The discovery of the legendary city of Dwaraka which is said to have been founded by Sri Krishna, is an important landmark in the history of Bharat. It has set to rest the doubts expressed by historians about the historicity of Mahabharata and the very existence of Dwaraka city. It has greatly narrowed the gap in Indian history by establishing the continuity of the Indian civilization from the Vedic Age to the present day.
Krishna- the protector of Mathura, the lord of Dwaraka and the reciter of the Bhagwad Gita on the battlefield of Kurukshetra is one of the most enduring legends of Bharat. Are Krishna and Dwar-aka actual historical entities? For a majority of Indians, the answer is an unequivocal yes. Some archaeologists and historians too are now willing to accept that the common man's faith does have a basis in fact.
Dwaraka has a special importance as one of the major Hindu pilgrim place, known as the capital of Lord Krishna's Kingdom. It was the land of the hunter Ekalavya. Dronacarya had also lived here. Krishna decided to build a new city here and laid the foundation at an auspicious moment. He named the new city Dwaravati. Much later the poet Magha in his Sisupalavadha, sarga2, describes in slokas 31 onwards, the city of Dwaraka, sloka 33 can be translated:
"The yellow glitter of the golden fort of the city in the sea throwing yellow light all round looked as if the flames of vadavagni came out tearing asunder the sea."
Before the legendary city of Dwaraka was discovered some scholars were of the view that the Mahabharata being only a myth it would be futile to look for the remains of Dwaraka and that too in the sea. Others held that the Mahabharata battle was a family feud exaggerated into a war. Excavations done by Dr. S. R. Rao (One of Bharat's most respected archaeologists) at Dwaraka prove that the descriptions as found in these texts are not to be discarded as fanciful but are to be treated as based on actualities as seen by their authors. The architecture of the old Dwaraka of Shri Krishna is majestic and wonderful.
Dwaraka on mainland which was one of the busiest ports of the Mahabharata Period met a sudden end due to the fury of the sea. After the Mahabharata War Krishna lived for 36 years at Dwaraka. At the end, the Vrshnis, Bhojas and Satvatas destroyed themselves in a fratricidal feud at Prabhasa but Krishna did not interfere to save them. The portends of destruction seen by Sri Krishna who advised immediate evacuation of Dwarakaare stated in Bhagavata Purana. Dwaraka abandoned by Hari (Krishna) was swallowed by the sea. The submergence took place immediately after Sri Krishna departed from the world.
"The sea, which had been beating against the shores, suddenly broke the boundary that was imposed on it by nature. The sea rushed into the city. It coursed through the streets of the beautiful city. The sea covered up everything in the city. Even as they were all looking, Arjuna saw the beautiful buildings becoming submerged one by one. Arjuna took a last look at the mansion of Krishna. It was soon covered by the sea. In a matter of a few moments it was all over. The sea had now become as placid as a lake. There was no trace of the beautiful city which had been the favourite haunt of all the Pandavas. Dwaraka was just a name; just a memory."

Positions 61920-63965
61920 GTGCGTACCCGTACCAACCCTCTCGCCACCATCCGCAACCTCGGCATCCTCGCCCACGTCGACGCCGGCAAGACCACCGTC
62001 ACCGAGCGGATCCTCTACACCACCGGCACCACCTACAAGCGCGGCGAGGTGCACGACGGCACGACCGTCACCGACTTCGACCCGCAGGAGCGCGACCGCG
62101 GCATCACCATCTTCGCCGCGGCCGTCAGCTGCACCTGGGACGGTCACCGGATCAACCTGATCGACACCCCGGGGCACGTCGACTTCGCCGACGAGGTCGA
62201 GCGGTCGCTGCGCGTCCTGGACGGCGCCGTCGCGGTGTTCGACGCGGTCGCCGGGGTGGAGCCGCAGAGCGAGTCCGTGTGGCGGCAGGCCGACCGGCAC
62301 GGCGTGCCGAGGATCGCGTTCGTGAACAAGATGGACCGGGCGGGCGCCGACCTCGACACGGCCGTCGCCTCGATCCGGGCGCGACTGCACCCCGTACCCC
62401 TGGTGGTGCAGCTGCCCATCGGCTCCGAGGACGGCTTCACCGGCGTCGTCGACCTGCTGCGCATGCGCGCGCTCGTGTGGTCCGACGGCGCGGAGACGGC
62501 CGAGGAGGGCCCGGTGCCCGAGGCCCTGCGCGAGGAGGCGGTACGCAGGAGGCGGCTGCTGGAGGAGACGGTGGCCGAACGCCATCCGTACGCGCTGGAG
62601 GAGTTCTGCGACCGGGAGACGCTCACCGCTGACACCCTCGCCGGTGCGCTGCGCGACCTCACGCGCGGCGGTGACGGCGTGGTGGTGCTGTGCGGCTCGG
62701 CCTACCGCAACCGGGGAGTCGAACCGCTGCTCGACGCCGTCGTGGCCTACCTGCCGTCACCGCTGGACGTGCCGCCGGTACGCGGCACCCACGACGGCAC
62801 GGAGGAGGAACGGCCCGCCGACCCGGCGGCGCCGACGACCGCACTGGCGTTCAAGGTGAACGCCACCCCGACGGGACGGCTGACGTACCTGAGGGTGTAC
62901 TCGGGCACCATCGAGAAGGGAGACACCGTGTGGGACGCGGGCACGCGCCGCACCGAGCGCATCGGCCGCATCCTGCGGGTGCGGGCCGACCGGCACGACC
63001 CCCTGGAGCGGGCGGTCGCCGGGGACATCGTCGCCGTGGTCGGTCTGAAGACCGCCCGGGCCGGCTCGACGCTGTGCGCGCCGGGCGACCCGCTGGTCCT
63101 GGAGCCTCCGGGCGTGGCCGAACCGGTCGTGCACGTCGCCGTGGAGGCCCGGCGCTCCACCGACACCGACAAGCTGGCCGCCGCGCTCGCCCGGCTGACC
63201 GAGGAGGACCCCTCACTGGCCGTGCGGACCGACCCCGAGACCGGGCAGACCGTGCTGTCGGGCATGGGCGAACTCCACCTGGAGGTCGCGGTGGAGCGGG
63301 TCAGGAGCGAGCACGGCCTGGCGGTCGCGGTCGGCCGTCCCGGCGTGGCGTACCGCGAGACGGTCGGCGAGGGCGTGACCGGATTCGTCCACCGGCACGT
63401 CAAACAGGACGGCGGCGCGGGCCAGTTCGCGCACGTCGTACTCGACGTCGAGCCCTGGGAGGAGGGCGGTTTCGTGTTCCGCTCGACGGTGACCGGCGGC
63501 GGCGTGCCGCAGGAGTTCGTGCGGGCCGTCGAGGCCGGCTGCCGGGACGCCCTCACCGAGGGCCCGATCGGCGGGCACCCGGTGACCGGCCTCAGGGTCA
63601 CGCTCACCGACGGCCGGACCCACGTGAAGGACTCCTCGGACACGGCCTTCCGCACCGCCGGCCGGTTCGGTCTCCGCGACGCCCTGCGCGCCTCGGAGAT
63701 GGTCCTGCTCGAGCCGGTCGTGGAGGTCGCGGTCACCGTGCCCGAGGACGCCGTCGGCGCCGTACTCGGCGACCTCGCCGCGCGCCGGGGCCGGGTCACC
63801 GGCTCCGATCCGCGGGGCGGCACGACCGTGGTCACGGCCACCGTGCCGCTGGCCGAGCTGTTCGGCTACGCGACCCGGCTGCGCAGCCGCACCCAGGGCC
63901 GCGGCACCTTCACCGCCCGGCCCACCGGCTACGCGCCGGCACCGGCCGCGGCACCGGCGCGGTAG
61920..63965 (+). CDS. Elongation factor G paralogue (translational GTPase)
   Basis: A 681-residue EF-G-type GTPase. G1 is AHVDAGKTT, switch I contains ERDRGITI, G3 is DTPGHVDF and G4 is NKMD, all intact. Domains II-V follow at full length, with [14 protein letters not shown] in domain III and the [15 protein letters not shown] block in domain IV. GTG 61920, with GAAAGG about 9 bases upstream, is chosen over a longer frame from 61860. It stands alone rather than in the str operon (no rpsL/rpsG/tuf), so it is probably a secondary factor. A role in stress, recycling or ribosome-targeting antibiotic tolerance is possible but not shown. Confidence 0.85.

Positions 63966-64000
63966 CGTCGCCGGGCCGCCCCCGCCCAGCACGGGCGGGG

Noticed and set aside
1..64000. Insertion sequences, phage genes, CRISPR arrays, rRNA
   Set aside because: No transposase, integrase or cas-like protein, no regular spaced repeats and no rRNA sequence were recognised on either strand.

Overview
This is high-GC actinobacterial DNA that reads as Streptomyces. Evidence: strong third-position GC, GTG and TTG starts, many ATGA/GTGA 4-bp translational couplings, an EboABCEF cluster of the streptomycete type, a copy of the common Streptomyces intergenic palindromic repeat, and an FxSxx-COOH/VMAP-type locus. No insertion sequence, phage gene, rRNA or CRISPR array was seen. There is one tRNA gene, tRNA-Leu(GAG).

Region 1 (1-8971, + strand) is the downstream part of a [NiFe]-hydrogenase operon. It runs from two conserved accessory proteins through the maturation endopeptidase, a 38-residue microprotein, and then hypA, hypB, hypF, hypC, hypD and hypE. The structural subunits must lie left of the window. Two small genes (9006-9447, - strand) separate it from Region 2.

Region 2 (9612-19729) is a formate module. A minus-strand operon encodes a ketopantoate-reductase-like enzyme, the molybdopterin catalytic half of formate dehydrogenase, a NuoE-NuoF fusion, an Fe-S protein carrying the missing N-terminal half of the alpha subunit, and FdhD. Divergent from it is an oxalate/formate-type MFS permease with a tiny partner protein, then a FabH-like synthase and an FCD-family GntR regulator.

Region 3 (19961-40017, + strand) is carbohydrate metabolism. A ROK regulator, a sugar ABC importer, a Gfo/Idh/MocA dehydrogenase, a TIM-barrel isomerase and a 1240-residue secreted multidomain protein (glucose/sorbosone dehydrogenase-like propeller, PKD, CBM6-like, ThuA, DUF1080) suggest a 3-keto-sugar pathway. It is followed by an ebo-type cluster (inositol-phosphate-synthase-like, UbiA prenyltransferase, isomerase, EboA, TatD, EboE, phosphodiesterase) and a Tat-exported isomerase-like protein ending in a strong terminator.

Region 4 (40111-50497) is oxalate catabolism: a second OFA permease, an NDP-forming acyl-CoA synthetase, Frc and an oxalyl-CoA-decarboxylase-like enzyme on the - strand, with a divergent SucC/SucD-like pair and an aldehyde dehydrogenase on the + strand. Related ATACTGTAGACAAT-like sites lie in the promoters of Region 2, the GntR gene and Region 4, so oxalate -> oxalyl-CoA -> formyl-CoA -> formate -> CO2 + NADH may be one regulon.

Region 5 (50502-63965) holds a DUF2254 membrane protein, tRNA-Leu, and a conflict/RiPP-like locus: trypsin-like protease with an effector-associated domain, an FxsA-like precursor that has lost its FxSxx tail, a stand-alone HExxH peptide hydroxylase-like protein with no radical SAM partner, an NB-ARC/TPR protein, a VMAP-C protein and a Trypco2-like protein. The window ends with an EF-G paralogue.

Since 1983 the Marine Archaeology Unit of the National Institute of Oceanography is engaged in the offshore exploration and excavation of the legendary city of Dwaraka in the coastal waters of Dwaraka in Gujarat. The strongest archaeological support comes from the structures discovered under the sea-bed off the coast of Dwaraka in Gujarat by the pioneering team led by Dr S.R. Rao, one of Bharat's most respected archaeologists. Dr. Rao has excavated a large number of Harappan sites including the port city of Lothal in Gujarat. For instance excavations in Bedsa (near Vidisha in Madhya Pradesh) have unearthed the remains of a temple of 300 BC in which Krishna (Vasudeva) and Balarama (Samkarshana) are identified from their flagstaff. Krishna's son Pradyumna, grandson, Aniruddha and another Yadava hero, Satyaki, have also been identified. A more recent historical record, dated 574 AD, occurs in what are called the Palitana plates of Samanta Simhaditya. This inscription ref ers to Dwaraka as the capital of the western coast of Saurashtra and states that Krishna lived here. The foundation of boulders on which the city's walls were erected proves that the land was reclaimed from the sea about 3,600 years ago. The epic has references to such reclamation activity at Dwaraka.